The opinion of the court was delivered by: Lewis T. Babcock, Chief Judge
The claims here presented arise out of a December 14, 1984 settlement agreement ("Settlement Agreement") between the plaintiff Charles Church McKay, the United States Department of Energy ("DOE"), the defendant Rockwell International Corporation ("Rockwell") and other persons not parties to this case. The Settlement Agreement, attached to and incorporated by reference into the Complaint, resolved a prior proceeding in this Court and provided that a judge of this Court would retain jurisdiction to enforce it until July 8, 1986. Defendants Rockwell and Kaiser-Hill Company ("Kaiser-Hill"), supposing any retention of jurisdiction to have expired, move for dismissal pursuant to Fed. R. Civ. P. 12(b)(1).
Rule 12(b)(1) empowers a court to dismiss a complaint for "lack of jurisdiction over the subject matter." Fed. R. Civ. P. 12(b)(1). As courts of limited jurisdiction, federal courts may only adjudicate cases that the Constitution and Congress have granted them authority to hear. See U.S. Const. art. III, § 2; Morris v. City of Hobart, 39 F.3d 1105, 1110 (10th Cir. 1994).
Because federal courts are courts of limited jurisdiction, there is a presumption against our jurisdiction, and the party invoking federal jurisdiction bears the burden of proof. Penteco Corp. Ltd. Partnership -- 1985A v. Union Gas System, Inc., 929 F.2d 1519, 1521 (10th Cir. 1991). Doubts are to be resolved against federal jurisdiction. United States ex rel. King v. Hillcrest Health Center, Inc., 264 F.3d 1271, 1280 (10th Cir. 2001), cert. denied, 535 U.S. 905, 122 S.Ct. 1205, 152 L.Ed. 2d 143 (2002).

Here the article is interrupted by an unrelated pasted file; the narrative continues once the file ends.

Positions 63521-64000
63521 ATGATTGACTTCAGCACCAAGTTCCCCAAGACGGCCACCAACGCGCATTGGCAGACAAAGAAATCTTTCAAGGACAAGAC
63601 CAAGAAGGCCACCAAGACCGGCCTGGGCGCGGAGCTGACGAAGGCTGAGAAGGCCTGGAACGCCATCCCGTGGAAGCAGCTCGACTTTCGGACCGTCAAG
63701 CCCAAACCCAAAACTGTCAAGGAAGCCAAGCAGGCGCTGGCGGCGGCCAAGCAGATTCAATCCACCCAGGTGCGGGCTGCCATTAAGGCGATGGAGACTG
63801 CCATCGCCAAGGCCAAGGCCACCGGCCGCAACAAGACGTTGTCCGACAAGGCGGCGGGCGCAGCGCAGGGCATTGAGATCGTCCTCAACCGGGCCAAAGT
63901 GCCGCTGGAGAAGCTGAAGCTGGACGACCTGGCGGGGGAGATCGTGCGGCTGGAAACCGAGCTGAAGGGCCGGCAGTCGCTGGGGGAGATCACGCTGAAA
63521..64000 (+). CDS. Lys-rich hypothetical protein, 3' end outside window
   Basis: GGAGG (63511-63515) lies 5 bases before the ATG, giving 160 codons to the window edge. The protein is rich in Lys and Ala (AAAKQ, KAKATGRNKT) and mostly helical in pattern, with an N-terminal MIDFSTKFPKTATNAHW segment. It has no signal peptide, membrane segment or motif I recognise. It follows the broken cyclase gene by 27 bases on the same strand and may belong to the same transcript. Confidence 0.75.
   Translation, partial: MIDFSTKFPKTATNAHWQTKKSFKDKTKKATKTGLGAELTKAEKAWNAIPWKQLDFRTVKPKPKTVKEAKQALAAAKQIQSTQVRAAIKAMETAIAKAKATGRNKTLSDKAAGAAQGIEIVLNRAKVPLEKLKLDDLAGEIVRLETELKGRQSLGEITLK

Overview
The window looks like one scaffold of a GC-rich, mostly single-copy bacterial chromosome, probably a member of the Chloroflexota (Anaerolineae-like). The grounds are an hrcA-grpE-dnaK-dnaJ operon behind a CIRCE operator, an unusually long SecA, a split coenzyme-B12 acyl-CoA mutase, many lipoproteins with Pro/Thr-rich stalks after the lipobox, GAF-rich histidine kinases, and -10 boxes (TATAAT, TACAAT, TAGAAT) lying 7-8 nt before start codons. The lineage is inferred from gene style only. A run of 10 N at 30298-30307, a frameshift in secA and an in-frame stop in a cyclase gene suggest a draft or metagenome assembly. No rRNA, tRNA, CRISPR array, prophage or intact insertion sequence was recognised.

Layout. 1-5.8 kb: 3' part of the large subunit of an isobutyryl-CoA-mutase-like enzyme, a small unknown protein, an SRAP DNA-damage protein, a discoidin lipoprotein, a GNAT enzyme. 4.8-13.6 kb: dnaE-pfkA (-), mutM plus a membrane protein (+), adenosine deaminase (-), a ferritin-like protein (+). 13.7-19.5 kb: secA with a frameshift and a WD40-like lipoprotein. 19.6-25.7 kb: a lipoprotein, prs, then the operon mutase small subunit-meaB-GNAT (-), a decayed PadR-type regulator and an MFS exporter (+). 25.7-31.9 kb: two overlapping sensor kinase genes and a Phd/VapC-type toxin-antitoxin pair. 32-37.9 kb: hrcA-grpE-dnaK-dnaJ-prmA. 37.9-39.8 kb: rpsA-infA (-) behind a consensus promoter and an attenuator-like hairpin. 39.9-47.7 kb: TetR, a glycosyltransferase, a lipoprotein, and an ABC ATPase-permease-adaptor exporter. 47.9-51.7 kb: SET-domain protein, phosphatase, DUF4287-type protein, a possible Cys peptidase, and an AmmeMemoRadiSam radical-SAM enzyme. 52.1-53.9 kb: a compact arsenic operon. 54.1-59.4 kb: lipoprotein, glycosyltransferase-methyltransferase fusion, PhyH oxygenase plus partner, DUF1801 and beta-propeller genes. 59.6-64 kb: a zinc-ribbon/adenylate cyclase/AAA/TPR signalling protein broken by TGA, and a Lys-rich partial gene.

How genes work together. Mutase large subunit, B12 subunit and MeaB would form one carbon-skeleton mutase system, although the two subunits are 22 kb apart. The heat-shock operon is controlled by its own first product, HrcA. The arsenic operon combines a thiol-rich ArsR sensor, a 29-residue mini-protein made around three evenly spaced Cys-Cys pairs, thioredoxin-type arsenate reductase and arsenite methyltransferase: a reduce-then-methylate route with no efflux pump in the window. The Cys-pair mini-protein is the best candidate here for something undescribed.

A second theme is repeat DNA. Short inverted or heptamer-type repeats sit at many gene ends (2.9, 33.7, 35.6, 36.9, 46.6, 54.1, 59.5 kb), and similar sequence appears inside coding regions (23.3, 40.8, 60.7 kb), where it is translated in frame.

Enforcement of a settlement agreement, whether through award of damages or decree of specific performance, is more than just a continuation or renewal of the dismissed suit, and hence requires its own basis for jurisdiction. Kokkonen v. Guardian Life Ins. Co. of America, 511 U.S. 375, 378, 114 S.Ct. 1673, 128 L.Ed. 2d 391 (1994). A court may retain ancillary jurisdiction to enforce a settlement agreement where the terms of the agreement are made part of the order of dismissal -- "either by separate provision (such as a provision 'retaining jurisdiction' over the settlement agreement) or by incorporating the terms of the settlement agreement in the order." Id. at 381. The presiding judge's "mere awareness and approval of the terms of the settlement agreement do not suffice to make them part of his order." Id.
Kaiser-Hill and Rockwell have produced the order by which the original proceedings were dismissed. The presiding judge dismissed with prejudice all claims not previously resolved pursuant to Rule 54(b). Contrary to the plaintiffs' assertions, the order does not contain a retention of jurisdiction and does not incorporate the Settlement Agreement.
Though the parties in their Settlement Agreement contemplated that this Court would retain ancillary jurisdiction until July 8, 1986, that proposed retention did not find its way into this Court's order of dismissal. In any event, the deadline, having now expired, does not assist the plaintiffs here. Enforcement of the Settlement Agreement is now for Colorado state courts, unless the plaintiffs can identify some independent basis for federal jurisdiction, which they have done neither in their Complaint nor in their briefs. Morris v. City of Hobart, 39 F.3d 1105, 1110-1111 (10th Cir. 1994), cert. denied 514 U.S. 1109, 115 S.Ct. 1960, 131 L.Ed. 2d 852 (1995).
Accordingly, it is ORDERED that:
1) the motion of the defendants Rockwell International Corporation and Kaiser-Hill Company to dismiss for lack of jurisdiction is GRANTED;
2) all claims against the defendants Rockwell International Corporation and Kaiser-Hill Company are DISMISSED with costs; and
3) the plaintiff shall, on or before February 24, 2006, show cause why all claims against the defendant United States of America shall not be dismissed.
Dated: January 30, 2006, in Denver, Colorado.